Last Monday at noon I went to my first yoga class in several years. For whatever reason my yoga practice vaporized from my agenda when I had my second kid. It went from daily to nada. I've missed it and blabbed about missing it but didn't do anything about it.
And then Alice died. I haven't hiked or ran since. Well, I did once and felt like an anvil sat on my heart the entire time, pushing buckets of tears out of my body. I am not ready to be up in these hills without her.
One late night last week I got out of bed to look up yoga schedules in Missoula. I found a class time that worked for me and promised myself I'd go. And then I saw the teacher. Marina. She's my old teacher. In fact, the last time I went to this particular studio I was eight months pregnant with a breech Margot. Marina helped me through giant-bellied handstands and headstands until my bug swam herself 180. Marina!
People say dogs don't live long enough. This statement is true in human brains. For dogs, I think they feel just right. Because they always do feel just right. Always.
Alice died on a Thursday night, November 20. It was a shock. We had just - two days prior - ruled out the kidney failure diagnosis we had mourned. We have a new vet we loved. We release ourselves into an ocean of relief and optimism.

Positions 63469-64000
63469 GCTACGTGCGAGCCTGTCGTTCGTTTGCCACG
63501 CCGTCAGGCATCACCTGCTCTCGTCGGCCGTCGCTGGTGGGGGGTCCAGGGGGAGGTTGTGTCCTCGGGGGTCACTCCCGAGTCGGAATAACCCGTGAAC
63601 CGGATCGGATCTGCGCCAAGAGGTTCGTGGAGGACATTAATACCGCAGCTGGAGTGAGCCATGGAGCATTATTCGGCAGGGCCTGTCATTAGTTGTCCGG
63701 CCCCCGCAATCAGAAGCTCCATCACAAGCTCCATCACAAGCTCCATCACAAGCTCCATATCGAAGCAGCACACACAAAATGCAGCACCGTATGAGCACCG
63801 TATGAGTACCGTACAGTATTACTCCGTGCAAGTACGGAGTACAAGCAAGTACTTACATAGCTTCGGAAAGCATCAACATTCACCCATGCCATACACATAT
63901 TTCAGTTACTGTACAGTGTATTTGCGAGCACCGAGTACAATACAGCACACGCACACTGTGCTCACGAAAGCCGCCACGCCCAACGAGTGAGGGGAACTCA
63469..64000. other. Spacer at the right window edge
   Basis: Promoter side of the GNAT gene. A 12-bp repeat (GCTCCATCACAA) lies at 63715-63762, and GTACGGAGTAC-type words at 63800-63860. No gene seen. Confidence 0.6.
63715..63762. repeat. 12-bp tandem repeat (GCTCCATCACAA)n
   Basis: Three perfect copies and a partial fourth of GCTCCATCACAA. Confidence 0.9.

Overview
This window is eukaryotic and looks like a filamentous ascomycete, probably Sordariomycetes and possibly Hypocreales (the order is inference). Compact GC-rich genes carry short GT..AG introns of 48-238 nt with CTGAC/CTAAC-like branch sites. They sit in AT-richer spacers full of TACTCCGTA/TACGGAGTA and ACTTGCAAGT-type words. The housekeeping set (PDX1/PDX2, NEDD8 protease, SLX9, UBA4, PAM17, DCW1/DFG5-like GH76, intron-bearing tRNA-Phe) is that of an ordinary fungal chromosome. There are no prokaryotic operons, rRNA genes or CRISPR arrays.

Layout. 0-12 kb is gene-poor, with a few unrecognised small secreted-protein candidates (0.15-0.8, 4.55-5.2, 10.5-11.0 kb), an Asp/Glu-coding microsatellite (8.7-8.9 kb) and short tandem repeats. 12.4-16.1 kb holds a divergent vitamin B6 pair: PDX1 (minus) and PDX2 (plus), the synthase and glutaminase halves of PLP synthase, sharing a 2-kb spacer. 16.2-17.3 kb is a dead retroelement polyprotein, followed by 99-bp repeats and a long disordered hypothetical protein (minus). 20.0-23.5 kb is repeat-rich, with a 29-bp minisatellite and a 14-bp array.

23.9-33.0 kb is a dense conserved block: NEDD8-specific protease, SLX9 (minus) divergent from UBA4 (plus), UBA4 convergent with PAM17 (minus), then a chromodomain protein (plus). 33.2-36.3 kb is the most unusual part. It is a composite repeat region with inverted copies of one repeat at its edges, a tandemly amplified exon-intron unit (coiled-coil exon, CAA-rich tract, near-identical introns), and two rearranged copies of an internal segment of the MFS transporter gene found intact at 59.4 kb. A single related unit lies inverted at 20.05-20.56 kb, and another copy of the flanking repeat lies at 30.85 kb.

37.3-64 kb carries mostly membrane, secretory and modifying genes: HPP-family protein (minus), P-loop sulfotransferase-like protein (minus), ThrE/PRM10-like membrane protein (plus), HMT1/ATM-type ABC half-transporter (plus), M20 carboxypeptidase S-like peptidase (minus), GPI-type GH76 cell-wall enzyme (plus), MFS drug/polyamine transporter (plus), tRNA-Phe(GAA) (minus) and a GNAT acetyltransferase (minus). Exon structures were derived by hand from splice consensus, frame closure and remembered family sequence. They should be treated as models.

She falls over in the living room. She recovers. My kids think she slipped on their paper snowflake scraps. A short while later, her back legs stop functioning. I am on and off the phone withe vets, neighbors, my husband. She wants to drink endless water, she wants to lay in the snow. She is scared. She looks into me for answers. All I have is love.
The day before - the day of the glorious blood and urine work news - we ran together. She gained four pounds back in two weeks. Moments before the episode I took a picture of my new boots to send to a friend. She pushed her wet nose into my hand. I called her into the kitchen for a treat and she bounced into me to be sure I remembered.
Four bucks stand 15 feet away, staring at us. One is impossibly noble. I see his breath in the cold air. Alice lays in the snow and can't get up.
Fuck. Is this happening?
I carry her back into the house. I felt calm and alert. My kids are playful and hungry. I manage it all and feel emotionless. Alice vomits everything she ate that day, undigested. I clean it up with a dust pan. I make dinner.
Andy walks in and says hey, girlie like he always does. Every day for 11 years. She softens. She wags her tail. Continue reading →
I keep coming here trying to decide what to publish. I've been writing. About the confusion and truth of life and death -- the dance of a life ending the day before a fifth birthday. About grieving with my husband and kids and without our dog. A friend pointed this out to me: the most unfair and painful part is that I want my dog's love, cuddles and walks to get over her own death.
I will share more here about Alice last day the the next day. Today I share seasonal bits that make me happy. It's complicated because the joy of cutting a tree is sad without our girl running up the hillside and the fun in the advent scavenger hunt is unbelievably quieter without our girl wagging and hopping beside the kids as they hunt. I've noticed that with every painful moment there is something beautiful to witness, that even the pain can be beautiful in its authenticity. And I've notice laughter. Man I love to laugh.